15. Accelerating Need forE-Commerce Security • Annual survey conducted by the Computer Security Institute and the FBI • Organizations continue to experience cyber attacks from inside and outside of the organization

  16. Accelerating Need forE-Commerce Security (cont.) • The types of cyber attacks that organizations experience were varied • The financial losses from a cyber attack can be substantial • It takes more than one type of technology to defend against cyber attacks

  17. Accelerating Need forE-Commerce Security (cont.) • National Infrastructure Protection Center (NIPC):A joint partnership, under the auspices of the FBI, among governmental and private industry; designed to prevent and protect the nation’s infrastructure

  18. Accelerating Need forE-Commerce Security (cont.) • Computer Emergency Response Team (CERT):Group of three teams at Carnegie Mellon University that monitors incidence of cyber attacks, analyze vulnerabilities, and provide guidance on protecting against attacks

  19. Accelerating Need forE-Commerce Security (cont.) • According to the statistics reported to CERT/CC over the past year (CERT/CC 2002) • The number of cyber attacks skyrocketed from approximately 22,000 in 2000 to over 82,000 in 2002 • First quarter of 2003 the number was already over 43,000

  20. Security Is Everyone’s Business • Security practices of organizations of various sizes • Small organizations (10 to 100 computers) • The “haves” are centrally organized, devote a sizeable percentage of their IT budgets to security • The “have-nots” are basically clueless when it comes to IT security

  21. Security Is Everyone’s Business (cont.) • Medium organizations (100 to 1,000 computers) • Rarely rely on managerial policies in making security decisions, and they have little managerial support for their IT policies • The staff they do have is poorly educated and poorly trained—overall exposure to cyber attacks and intrusion is substantially greater than in smaller organizations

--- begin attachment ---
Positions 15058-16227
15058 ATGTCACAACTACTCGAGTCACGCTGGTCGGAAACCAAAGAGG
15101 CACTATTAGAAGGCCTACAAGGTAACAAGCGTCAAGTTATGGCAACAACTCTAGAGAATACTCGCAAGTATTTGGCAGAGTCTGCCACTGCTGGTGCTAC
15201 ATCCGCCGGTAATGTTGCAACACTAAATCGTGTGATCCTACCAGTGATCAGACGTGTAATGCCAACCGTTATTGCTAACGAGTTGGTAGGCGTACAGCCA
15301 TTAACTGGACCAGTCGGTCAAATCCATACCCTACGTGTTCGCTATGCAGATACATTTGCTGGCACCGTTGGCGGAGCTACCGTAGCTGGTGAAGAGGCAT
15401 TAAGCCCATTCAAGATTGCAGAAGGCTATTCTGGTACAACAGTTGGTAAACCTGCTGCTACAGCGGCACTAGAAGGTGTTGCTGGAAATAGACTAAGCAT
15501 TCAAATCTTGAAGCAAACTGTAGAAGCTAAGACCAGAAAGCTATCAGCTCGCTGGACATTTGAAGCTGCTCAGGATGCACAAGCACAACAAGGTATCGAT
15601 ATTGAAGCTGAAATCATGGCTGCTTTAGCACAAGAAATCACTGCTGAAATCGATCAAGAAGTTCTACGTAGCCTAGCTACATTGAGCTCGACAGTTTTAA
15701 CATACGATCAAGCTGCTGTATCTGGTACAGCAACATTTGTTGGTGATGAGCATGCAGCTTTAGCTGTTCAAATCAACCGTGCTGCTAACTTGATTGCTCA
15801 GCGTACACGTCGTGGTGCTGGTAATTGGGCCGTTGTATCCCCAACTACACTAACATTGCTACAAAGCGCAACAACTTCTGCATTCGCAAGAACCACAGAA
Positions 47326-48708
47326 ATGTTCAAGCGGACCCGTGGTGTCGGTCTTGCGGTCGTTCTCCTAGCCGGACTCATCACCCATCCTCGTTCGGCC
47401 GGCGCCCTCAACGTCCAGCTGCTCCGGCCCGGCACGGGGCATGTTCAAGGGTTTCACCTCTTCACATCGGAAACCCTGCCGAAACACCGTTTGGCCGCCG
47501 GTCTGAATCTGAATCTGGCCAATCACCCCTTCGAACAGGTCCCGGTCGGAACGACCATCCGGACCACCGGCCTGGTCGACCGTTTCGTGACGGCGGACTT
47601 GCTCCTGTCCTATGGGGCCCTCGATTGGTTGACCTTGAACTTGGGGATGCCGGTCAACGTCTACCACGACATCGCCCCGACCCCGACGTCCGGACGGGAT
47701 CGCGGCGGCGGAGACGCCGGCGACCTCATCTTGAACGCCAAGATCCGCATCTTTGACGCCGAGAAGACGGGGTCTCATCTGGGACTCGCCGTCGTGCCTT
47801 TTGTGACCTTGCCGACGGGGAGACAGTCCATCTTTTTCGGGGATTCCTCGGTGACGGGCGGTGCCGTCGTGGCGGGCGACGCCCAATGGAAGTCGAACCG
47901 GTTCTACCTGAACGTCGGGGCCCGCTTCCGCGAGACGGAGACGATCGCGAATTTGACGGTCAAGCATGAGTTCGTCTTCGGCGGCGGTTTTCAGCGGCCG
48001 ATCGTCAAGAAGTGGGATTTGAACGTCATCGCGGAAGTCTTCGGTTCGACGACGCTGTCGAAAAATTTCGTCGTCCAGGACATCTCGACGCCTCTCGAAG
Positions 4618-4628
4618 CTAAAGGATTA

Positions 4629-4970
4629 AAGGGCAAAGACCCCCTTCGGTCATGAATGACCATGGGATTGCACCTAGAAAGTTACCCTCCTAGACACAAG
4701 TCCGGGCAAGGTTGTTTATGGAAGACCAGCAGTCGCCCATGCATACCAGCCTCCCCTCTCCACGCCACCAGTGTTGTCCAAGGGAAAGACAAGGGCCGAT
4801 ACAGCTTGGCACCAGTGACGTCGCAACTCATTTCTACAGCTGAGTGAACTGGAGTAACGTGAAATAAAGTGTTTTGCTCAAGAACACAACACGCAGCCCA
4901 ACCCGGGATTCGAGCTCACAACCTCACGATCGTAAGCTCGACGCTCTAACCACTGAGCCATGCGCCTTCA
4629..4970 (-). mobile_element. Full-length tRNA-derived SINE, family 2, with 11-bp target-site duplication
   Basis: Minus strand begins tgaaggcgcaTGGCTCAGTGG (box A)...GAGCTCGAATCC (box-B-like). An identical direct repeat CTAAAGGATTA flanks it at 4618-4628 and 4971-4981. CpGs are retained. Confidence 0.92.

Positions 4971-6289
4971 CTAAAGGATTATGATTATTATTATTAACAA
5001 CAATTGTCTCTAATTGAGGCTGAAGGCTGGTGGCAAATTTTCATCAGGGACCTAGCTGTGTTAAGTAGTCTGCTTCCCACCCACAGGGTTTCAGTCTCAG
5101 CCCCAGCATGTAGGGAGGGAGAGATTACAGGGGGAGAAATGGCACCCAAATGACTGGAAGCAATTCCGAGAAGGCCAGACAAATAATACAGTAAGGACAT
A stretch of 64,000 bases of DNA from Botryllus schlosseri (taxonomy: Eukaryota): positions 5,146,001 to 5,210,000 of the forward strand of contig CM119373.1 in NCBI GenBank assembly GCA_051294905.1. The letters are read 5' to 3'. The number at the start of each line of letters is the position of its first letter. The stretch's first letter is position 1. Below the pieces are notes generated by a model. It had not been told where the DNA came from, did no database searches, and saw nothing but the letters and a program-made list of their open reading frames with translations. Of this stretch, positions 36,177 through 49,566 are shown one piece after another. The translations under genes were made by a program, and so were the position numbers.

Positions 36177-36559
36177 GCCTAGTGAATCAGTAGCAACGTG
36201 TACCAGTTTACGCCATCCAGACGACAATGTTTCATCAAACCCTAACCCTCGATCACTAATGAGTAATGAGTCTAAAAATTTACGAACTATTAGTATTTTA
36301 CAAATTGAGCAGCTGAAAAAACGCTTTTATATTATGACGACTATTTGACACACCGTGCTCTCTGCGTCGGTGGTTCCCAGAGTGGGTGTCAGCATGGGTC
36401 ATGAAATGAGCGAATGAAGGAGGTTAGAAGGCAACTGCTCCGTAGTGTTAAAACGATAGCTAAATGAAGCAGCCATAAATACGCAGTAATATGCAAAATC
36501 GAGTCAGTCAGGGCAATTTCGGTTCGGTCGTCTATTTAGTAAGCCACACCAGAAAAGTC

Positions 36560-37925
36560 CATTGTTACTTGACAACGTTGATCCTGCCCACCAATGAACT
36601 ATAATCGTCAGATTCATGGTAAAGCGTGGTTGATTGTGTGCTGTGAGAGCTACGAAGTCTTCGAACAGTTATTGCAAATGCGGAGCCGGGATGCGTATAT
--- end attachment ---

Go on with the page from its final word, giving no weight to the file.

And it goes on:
22. Security Is Everyone’s Business (cont.) • Large organizations (1,000 to 10,000 computers) • Complex infrastructures and substantial exposure on the Internet • While aggregate IT security expenditures are fairly large, their security expenditures per employee are low

  23. Security Is Everyone’s Business (cont.) • Larger organizations • IT security is part-time and undertrained—sizeable percentage of the large organizations suffer loss or damage due to incidents • Base their security decisions on organizational policies

  24. Security Is Everyone’s Business (cont.) • Very large organizations (more than 10,000 computers) • extremely complex environments that are difficult to manage even with a larger staff • rely on managerial policies in making IT security decisions • only a small percentage have a well-coordinated incident response plan

  25. Security Issues • From the user’s perspective: • Is the Web server owned and operated by a legitimate company? • Does the Web page and form contain some malicious or dangerous code or content? • Will the Web server distribute unauthorized information the user provides to some other party?

  26. Security Issues (cont.) • From the company’s perspective: • Will the user not attempt to break into the Web server or alter the pages and content at the site? • Will the user will try to disrupt the server so that it isn’t available to others?

  27. Security Issues (cont.) • From both parties’ perspectives: • Is the network connection free from eavesdropping by a third party “listening” on the line? • Has the information sent back and forth between the server and the user’s browser been altered?

  28. Security Requirements • Authentication:The process by which one entity verifies that another entity is who they claim to be • Authorization:The process that ensures that a person has the right to access certain resources

  29. Security Requirements (cont.) • Auditing:The process of collecting information about attempts to access particular resources, use particular privileges, or perform other security actions